Thursday, September 26, 2013

The Mystery of Fibromyalgia...


The medical terminology of the word "fibromyalgia" derives from Latin, fibro-, prefix meaning "fibrous tissues", Greek myo-, "muscle", and Greek algos-, suffix meaning "pain"; therefore, the term literally means muscle and connective tissue pain.  Along with arthritis, low back or muscle pain, fibromyalgia affects “nearly a third of the U.S. population every year” (Kerns, 345).  The psychological and social toll of chronic pain is enormous, and pain specialists estimate its cost in medical expenses and lost income and productivity to be “between $50 billion and $100 billion annually.” (Carpenter, 61).  What is unique about fibromyalgia is that its exact cause is unknown.  Most medical experts agree that psychological, genetic, neurobiological and environmental factors lead to the development of this condition.



It is interesting to note that researchers have found that pain is as individual as the people who have it, and that subjective assessments of pain do not necessarily match the degree of actual bodily damage.  Therefore, it is not unusual for a patient to also be suffering from psychiatric issues such as depression and anxiety.  Patients with fibromyalgia often live their lives with “emotional distress, lost productivity or inability to work, and high medical costs.” (Kerns, 345).    As per chapter two, page 30 of our textbook, “Emotions can affect physiological responses such as blood pressure, heart rate, respiration and threshold of pain and tolerance.”  Studied have found that “Patients who are "interpersonally distressed"--about 20 to 35 percent--experience severe pain and feel they get little support from those around them”. (Carpenter, 61).  The most fortunate of chronic pain patients are the "adaptive copers,"--20 to 35 percent--who experience “significant pain but are reasonably well-adjusted and feel in control of their pain” (Carpenter, 61).  With this in mind, it is important for health care providers to treat patients with fibromyalgia in a multidimensional nature and with continuous comprehensive assessments.

One such assessment is the West Haven Multidimensional Pain Inventory, developed by Dr. Kerns.  This assessment helped initiate dialog between psychologists, physiotherapists and physicians, and initiated research on cognitive and behavioral aspects of pain.  This same research has emphasized the importance of looking at the whole “person with pain” instead of isolating the pain as just one problem that needs treatment.  Most recent advances in the treatment of fibromyalgia have helped people feel better and cope better with their pain, but they have also reduced dependency on potentially addictive pain medications and lowered the burden on the health-care system.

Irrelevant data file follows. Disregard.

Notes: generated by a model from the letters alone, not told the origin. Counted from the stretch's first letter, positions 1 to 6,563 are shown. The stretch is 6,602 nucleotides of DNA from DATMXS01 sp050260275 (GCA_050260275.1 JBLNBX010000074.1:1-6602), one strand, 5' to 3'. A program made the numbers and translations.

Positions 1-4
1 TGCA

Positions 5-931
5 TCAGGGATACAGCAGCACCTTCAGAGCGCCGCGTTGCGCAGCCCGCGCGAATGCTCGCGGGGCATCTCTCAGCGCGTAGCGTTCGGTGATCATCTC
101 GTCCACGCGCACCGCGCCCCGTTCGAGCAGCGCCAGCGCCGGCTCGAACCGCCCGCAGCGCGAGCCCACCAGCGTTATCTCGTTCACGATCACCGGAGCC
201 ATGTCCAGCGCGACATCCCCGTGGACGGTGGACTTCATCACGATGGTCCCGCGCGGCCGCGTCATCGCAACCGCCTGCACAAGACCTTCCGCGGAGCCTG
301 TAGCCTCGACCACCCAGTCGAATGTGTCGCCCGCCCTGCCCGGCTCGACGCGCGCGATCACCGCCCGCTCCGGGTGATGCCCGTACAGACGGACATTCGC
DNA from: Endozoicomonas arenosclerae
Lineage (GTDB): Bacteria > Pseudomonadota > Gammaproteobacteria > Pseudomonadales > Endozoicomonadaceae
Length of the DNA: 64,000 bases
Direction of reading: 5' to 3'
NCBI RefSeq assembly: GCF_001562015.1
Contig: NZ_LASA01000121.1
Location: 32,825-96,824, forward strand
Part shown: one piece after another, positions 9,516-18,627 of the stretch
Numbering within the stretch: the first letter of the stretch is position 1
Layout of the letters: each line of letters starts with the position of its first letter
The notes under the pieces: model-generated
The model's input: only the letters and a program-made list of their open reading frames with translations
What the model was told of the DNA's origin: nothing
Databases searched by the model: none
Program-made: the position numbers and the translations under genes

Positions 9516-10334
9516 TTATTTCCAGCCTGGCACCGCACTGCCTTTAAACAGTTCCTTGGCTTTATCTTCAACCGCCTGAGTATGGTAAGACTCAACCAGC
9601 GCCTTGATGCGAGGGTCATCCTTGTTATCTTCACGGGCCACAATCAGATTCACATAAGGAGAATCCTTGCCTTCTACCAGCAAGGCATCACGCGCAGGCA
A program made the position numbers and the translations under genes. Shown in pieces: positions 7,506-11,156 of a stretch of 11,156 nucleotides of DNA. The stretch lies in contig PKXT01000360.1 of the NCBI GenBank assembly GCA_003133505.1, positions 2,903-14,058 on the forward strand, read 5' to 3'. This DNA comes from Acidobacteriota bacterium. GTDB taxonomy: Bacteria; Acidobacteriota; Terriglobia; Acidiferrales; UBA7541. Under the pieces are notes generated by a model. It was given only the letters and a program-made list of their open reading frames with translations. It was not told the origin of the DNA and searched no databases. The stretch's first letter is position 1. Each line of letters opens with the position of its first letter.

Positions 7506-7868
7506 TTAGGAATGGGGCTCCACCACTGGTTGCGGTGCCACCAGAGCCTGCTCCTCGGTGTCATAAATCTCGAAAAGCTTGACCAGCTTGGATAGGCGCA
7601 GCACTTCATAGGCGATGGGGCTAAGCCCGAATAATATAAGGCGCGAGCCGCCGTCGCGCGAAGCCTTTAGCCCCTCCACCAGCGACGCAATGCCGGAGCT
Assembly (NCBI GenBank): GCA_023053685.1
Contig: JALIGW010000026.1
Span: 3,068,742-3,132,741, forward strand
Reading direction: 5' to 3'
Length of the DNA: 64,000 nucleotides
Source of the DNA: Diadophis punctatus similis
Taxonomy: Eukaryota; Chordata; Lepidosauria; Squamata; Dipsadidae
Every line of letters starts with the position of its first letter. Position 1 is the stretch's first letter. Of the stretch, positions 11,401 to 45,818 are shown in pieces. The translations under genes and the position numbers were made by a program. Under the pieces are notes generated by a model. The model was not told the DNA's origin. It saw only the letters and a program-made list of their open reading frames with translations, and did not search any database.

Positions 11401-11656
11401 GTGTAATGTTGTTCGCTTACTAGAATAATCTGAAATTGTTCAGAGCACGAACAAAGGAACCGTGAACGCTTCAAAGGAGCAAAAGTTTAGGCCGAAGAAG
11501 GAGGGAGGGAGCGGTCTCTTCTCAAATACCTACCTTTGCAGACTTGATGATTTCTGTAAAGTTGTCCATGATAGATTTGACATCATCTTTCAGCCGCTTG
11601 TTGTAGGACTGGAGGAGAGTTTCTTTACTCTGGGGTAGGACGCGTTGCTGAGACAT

According to the course textbook in chapter two, page 34, the diathesis-stress model indicates that individuals inherit tendencies to express certain traits or behaviors, which may then be activated under conditions of stress.  Research has shown evidence that environmental factors and certain genes increase the risk of developing fibromyalgia.  These same genes are also associated with other psychosomatic syndromes and major depressive disorder.  According to the NIH, people with depression have “higher than normal levels of proteins called cytokines” (Depression and Chronic Pain, 1) which results in abnormalities in pain processing.  In addition, some research suggests that these brain abnormalities may be the “result of childhood stress, or prolonged or severe stress”. (Schweinhardt, 415).  While the cause of fibromyalgia is officially unknown, there is little doubt that the diathesis is stress.

Serotonin is a neurotransmitter that regulates sleep patterns, mood, concentration and pain.  The treatment of fibromyalgia with SSRIs has been relatively unsuccessful, as the results have been inconsistent.  SNRIs have appeared to work better in more patients.  However, the NIH suggests that people living with chronic pain may be able to manage their symptoms through lifestyle changes. Such changes could include “regular aerobic exercise, talk therapy, quitting smoking, and eating healthier” (Depression and Chronic Pain, 2).

Whichever methods a patient and their physician decide to use, it is important for the patient to remember fibromyalgia is a multidimensional condition, and not everyone responds to treatments in the same way.  Medications can take several weeks to work, may need to have combined with cognitive behavioral therapy or may need to be changed or adjusted to minimize side effects and improve the quality of the patients’ life in the best possible way.




Works Cited

American Psychological Association (2006). Pain, Pain, Go Away. http://www.apa.org/research/action/pain.aspx

Carpenter, S.  (2002).  Hope on the Horizon.  http://www.apa.org/monitor/apr02/hope.aspx  Page 61

Kerns, R.D., Turk, D.C., & Rudy, T.E. (1985). The West Haven-Yale Multidimensional Pain Inventory (WHYMPI). http://www.tac.vic.gov.au/files-to-move/media/upload/west_haven_yale_multidimensional_pain_inventory.pdf

NIMH (2010).
http://www.nimh.nih.gov/health/publications/depression-and-chronic-pain/index.shtml.  Depression and Chronic Pain.  Pages 1-2.

Schweinhardt P, Sauro KM, Bushnell MC. (October 2008). "Fibromyalgia: a disorder of the brain?”. Neuroscientist.
Pages 415-21.


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